Tennessee has enacted the National Association of Insurance Commissioner’s (“NAIC”) Insurance Data Security Law. The new Tennessee law is based on the model law that was finalized in October 2017, and requires Tennessee-licensed insurers to develop and implement written information security programs, and investigate and provide notice of specified cybersecurity events to the insurance commissioner and consumers. With the addition of Tennessee, the model law has been successfully adopted by 18 states, with several failed attempts in other states. We will likely see more states rapidly adopt the model law, because the U.S. Treasury has recommend a 2022 deadline for adoption of uniform data security regulations for the insurance industry.
a “Licensee” under Tennessee’s Insurance Data Security Law
A “licensee” under the law is a person: licensed, authorized to operate, or registered pursuant to laws governing insurance in Tennessee (or required to be). A “licensee” does not include a purchasing group or risk retention group chartered and licensed in another state or a person acting as an assuming insurer and domiciled in another state or jurisdiction
New Requirements of Tennessee-licensed Insurers
The law requires licensees to:
- Conduct risk assessments;
- Develop, implement, and maintain a comprehensive written information security program based on the licensee’s risk assessment that contains administrative, technical, and physical safeguards for the protection of the nonpublic information and the licensee’s information system.
- Monitor, evaluate, and adjust their information security program, consistent with relevant changes in technology, the sensitivity of its nonpublic information, internal or external threats to its information, the licensee’s changing business arrangements, and changes to information systems.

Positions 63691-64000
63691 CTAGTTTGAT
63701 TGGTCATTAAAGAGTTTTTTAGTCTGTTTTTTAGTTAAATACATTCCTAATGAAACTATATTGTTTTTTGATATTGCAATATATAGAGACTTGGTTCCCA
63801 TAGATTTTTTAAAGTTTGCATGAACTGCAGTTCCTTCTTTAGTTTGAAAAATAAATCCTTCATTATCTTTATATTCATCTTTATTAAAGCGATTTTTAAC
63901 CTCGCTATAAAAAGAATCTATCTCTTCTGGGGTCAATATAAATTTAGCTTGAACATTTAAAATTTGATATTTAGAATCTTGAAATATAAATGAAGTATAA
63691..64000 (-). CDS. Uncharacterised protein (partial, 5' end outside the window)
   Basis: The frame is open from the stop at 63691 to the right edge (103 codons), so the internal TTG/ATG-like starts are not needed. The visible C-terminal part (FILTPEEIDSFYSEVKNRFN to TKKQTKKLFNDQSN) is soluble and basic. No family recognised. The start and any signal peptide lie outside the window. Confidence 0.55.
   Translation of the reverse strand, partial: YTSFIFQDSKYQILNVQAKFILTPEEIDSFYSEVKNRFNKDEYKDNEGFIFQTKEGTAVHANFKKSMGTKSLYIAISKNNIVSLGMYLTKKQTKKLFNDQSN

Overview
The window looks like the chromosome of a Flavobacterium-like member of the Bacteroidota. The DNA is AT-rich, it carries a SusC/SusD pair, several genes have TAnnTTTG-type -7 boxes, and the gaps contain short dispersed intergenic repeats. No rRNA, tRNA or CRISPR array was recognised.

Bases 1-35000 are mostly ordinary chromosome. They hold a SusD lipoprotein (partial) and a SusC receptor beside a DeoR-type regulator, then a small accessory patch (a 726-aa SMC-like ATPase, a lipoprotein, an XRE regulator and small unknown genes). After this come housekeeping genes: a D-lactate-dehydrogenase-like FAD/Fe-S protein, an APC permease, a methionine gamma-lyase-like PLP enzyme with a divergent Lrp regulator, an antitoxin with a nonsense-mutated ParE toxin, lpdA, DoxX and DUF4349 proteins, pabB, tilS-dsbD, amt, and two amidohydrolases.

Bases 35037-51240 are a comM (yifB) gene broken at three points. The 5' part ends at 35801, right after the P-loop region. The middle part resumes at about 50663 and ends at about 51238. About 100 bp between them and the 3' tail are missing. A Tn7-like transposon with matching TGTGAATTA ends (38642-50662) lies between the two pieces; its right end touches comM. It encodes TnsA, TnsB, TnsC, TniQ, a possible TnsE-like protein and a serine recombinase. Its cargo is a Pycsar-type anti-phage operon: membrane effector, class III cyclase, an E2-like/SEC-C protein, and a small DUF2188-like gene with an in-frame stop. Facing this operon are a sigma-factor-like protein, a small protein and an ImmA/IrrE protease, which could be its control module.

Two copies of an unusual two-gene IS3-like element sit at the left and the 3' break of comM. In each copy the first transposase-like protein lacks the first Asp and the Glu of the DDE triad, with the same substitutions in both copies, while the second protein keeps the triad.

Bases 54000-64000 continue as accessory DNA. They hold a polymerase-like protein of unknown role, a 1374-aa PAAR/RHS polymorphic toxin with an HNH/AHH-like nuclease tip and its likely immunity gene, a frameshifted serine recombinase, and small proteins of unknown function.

- Include cybersecurity risks in the enterprise risk management process;
- Remain informed regarding emerging threats or vulnerabilities to the licensee and utilize reasonable security measures when sharing information, relative to the nature of the sharing and the type of information being shared; or;
- Provide personnel with cybersecurity awareness training that is updated as necessary to reflect risks identified by the licensee in the risk assessment
- Provide personnel with cybersecurity awareness training that is updated as necessary to reflect risks identified by the licensee in the risk assessment.
- Provide its board of directors, if it has one, a written report (at least once a year) detailing status of the licensee’s information security program and compliance with law; and material matters related to the licensee’s information security program;
- Exercise due diligence in selecting third-party service providers and require all third-party service providers to implement appropriate safeguards to protect and secure their information systems and nonpublic information;
- Submit a written certification to the Commissioner of the Department of Commerce and Insurance by April 15 each year that the licensee is in compliance with this law;
- Maintain all records, schedules, and data supporting the certification made to the commissioner for a period of five years from the date of the corresponding certification.
Cybersecurity Events response requirments